His comments, published in Sunday's Tagesspiegel daily, come as the ex-chancellor is set to meet Tuesday with Hungary's right-wing Prime Minister Viktor Orban, a fierce opponent of Merkel's open-door stance towards migrants.
"Europe cannot become a new home for the millions of people in need throughout the world," Kohl was quoted as saying.
Germany's liberal refugee policy last year ushered in 1.1 million asylum-seekers from Syria, Iraq and elsewhere.
Orban -- whose country has erected razorwire border fences to deter migrants -- earlier this year said that an uncontrolled influx exposes Europe to the risks of "terrorism, criminality, anti-Semitism and homophobia".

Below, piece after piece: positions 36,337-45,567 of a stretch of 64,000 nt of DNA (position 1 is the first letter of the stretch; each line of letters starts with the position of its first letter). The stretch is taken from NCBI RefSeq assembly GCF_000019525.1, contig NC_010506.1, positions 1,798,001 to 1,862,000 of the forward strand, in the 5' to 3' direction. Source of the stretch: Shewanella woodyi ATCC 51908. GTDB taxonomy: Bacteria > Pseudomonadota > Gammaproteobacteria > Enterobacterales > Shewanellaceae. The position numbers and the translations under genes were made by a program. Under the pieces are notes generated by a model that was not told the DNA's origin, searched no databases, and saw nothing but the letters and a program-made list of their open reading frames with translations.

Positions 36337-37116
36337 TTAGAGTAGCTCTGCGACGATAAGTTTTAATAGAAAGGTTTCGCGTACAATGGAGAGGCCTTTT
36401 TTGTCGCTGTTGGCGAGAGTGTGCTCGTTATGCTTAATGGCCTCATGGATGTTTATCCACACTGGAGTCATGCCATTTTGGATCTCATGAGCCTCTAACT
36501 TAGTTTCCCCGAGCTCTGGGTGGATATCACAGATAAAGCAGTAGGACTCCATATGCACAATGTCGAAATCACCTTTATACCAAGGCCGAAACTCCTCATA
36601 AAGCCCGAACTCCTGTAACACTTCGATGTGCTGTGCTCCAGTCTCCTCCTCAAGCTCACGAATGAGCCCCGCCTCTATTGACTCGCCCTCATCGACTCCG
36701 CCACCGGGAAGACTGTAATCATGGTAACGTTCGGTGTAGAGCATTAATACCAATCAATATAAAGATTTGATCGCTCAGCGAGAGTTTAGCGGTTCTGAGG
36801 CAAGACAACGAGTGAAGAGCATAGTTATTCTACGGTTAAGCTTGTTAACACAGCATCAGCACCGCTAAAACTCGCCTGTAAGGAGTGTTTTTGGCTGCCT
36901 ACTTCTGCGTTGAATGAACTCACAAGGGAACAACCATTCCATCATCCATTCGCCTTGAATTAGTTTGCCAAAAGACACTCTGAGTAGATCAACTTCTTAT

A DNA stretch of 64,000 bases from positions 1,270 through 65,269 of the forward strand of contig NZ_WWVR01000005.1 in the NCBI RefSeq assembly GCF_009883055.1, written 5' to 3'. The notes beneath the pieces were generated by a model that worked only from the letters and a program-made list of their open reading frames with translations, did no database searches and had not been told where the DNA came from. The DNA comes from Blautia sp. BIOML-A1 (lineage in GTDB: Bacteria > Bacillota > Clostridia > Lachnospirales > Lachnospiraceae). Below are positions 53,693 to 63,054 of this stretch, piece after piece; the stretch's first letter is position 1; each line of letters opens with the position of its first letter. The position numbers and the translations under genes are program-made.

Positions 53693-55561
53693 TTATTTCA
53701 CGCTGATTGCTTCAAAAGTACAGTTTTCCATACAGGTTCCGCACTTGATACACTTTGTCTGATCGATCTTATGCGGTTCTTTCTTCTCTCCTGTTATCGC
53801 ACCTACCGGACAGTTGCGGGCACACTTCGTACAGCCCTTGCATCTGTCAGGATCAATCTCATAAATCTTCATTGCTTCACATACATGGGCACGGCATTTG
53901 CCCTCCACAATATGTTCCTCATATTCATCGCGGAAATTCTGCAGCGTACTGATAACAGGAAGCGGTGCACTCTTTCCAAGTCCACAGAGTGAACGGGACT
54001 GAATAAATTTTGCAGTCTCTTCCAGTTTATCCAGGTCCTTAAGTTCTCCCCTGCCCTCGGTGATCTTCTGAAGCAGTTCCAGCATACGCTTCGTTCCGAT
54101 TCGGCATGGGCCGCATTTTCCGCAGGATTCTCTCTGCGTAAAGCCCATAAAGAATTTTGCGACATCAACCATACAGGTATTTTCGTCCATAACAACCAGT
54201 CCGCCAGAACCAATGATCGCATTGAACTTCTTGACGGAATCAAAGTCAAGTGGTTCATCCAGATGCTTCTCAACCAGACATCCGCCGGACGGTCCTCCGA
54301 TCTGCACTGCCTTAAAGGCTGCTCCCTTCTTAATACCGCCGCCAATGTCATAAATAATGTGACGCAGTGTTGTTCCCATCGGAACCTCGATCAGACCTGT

Kohl's own warning is contained in a preface to the new Hungarian-language version of his book "Aus Sorge um Europa" (Out of concern for Europe).
The solution to the migrant crisis, he argues, lies not in Europe but has to come from the regions that are seeing the exodus.
"National policies of the lone-knight variety must be left in the past," said Kohl, considered the father of German reunification, without mentioning Merkel or her policies directly.
Many migrants "come from different cultural environments," he added.
"For the most part they have a belief which is different from the Judeo-Christian beliefs which form part of the foundations of our social order and our values."
Kohl, 86, is very rarely seen in public these days.
He left active politics in 2002. Since a fall in 2008, followed by a stroke, he has suffered from impaired speech and uses a wheelchair.